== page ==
• If there is a history of conflict with your landlord or managing agents it is essential that these are resolved prior to the flat being marketed. The purchasers and their solicitors will be concerned about purchasing a flat where there is an ongoing dispute. You will have to accept that you will have to pay any arrears of service charge or resolve the dispute prior to completion of the sale. It is therefore preferable to have any dispute settled prior to the contract papers being issued to the buyers’ solicitors. You are still duty bound to disclose particulars of the dispute to the purchasers, but it is clearly preferable to reveal the dispute as over as opposed to unresolved.
  • You may think that you are aware of the number of years remaining on your lease but you should double-check via your conveyancers. A purchaser's conveyancer will not be happy to advise their client to to exchange contracts if the lease term is below 80 years. It is therefore important at an as soon as possible that you consider whether the lease term requires a lease extension. If it does, contact your solicitors before you put your home on the market for sale.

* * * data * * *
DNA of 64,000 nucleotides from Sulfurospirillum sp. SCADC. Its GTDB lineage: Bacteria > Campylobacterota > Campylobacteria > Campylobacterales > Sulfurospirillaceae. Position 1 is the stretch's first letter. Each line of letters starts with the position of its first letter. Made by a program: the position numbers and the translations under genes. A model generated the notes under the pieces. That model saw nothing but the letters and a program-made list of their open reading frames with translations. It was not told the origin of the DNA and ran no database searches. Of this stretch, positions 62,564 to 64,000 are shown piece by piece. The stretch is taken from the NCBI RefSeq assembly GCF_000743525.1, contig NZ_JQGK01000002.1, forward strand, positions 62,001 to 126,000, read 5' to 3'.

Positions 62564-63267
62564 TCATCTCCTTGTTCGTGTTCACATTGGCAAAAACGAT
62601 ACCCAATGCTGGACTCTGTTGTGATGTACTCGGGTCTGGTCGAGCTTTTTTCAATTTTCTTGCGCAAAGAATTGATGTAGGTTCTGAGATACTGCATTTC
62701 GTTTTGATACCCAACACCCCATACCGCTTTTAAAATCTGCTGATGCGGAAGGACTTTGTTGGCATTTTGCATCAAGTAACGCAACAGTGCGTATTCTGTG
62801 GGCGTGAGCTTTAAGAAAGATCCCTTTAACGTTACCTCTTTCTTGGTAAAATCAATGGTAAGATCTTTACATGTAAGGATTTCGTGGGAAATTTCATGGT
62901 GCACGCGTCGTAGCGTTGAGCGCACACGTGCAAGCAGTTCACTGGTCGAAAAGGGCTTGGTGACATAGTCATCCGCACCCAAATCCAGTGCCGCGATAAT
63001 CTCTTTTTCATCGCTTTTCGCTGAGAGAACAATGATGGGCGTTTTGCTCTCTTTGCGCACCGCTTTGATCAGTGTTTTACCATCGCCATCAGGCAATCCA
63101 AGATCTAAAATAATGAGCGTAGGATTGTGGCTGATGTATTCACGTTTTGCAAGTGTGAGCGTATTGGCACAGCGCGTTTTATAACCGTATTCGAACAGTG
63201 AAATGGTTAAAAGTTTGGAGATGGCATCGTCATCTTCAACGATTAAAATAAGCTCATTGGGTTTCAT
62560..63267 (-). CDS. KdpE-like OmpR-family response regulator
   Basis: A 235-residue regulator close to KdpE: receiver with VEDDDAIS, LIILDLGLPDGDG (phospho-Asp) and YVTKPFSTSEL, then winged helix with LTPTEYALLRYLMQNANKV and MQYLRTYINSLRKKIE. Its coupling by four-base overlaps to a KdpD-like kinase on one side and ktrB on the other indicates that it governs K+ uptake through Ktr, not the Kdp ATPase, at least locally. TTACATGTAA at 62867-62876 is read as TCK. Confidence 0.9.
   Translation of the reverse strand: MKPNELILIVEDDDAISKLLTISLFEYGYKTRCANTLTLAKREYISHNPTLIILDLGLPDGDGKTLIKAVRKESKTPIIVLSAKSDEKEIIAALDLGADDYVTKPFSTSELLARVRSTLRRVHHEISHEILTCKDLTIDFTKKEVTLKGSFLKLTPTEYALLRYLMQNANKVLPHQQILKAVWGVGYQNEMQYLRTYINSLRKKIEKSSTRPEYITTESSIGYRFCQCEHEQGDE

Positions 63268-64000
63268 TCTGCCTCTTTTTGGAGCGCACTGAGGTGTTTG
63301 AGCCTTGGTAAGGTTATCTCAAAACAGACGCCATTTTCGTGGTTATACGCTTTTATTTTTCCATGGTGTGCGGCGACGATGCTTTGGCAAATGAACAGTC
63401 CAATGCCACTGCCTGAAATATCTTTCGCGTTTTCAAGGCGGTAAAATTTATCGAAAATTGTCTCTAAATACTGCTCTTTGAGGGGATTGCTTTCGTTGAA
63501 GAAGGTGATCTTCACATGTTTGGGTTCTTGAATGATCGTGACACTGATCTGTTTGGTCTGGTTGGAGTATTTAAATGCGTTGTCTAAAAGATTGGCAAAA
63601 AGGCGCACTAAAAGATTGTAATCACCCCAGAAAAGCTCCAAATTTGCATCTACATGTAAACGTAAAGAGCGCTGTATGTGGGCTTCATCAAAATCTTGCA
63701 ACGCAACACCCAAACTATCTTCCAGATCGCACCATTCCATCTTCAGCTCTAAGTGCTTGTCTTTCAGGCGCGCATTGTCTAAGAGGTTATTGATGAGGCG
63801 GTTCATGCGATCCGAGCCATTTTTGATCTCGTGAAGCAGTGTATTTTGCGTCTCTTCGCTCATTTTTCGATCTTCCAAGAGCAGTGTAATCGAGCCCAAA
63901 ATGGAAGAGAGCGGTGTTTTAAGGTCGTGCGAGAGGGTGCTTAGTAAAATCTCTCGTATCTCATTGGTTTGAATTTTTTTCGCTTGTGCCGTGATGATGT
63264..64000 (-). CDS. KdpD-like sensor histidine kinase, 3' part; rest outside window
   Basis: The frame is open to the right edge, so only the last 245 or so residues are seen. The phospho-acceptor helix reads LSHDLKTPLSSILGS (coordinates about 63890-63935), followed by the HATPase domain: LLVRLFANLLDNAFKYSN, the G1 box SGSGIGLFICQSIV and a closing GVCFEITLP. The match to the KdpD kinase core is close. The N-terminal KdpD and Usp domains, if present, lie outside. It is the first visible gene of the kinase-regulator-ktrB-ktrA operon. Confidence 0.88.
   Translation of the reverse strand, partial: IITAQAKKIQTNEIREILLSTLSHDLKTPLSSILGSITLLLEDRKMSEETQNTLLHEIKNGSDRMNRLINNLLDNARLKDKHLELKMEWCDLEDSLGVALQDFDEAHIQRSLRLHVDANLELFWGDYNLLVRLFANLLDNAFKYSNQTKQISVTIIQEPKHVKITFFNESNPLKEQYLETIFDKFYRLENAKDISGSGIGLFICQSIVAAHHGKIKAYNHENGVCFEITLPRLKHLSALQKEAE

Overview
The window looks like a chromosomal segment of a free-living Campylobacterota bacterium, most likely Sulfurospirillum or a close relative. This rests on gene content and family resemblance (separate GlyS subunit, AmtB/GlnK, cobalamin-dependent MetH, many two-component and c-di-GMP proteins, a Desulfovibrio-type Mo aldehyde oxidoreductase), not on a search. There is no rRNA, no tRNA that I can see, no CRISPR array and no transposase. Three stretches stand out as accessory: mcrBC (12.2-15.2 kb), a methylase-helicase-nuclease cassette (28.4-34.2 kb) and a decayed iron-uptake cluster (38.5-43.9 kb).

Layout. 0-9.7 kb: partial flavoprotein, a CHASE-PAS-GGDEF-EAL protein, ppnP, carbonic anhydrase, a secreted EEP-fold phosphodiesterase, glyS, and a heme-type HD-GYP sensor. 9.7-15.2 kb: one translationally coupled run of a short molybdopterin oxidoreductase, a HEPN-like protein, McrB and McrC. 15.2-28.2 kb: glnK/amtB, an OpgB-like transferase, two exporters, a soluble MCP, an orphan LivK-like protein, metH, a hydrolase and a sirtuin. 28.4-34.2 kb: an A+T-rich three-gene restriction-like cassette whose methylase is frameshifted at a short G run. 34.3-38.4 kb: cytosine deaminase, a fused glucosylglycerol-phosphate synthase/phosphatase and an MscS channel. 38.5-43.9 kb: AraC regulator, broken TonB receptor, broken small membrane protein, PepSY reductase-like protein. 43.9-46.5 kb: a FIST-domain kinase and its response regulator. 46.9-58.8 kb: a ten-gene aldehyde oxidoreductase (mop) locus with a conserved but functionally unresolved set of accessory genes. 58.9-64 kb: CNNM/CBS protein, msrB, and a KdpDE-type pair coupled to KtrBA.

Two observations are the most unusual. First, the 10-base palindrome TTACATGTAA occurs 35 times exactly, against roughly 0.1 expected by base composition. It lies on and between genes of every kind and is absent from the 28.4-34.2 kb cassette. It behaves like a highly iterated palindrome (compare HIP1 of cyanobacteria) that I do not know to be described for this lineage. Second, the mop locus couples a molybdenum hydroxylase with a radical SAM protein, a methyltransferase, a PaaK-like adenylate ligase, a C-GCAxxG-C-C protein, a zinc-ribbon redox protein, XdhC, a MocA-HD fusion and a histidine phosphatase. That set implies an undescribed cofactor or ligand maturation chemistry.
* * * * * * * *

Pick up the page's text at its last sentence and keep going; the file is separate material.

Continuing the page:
• I have tried to negotiate informally with with my landlord to extend my lease without success. Can the Leasehold Valuation Tribunal decide on such issues? Can you recommend a Lea Bridge conveyancing firm to represent me?

    Where there is a missing landlord or where there is dispute about what the lease extension should cost, under the relevant legislation it is possible to make an application to the First-tier Tribunal (Property Chamber) to calculate the price.

    An example of a Freehold Enfranchisement decision for a Lea Bridge property is 104 Nightingale Road in May 2009. The Tribunal's Decision is that the premium torbe paid for the enfranchisement in this case is £112,174 This case related to 10 flats. The remaining number of years on the lease was 71.25 years.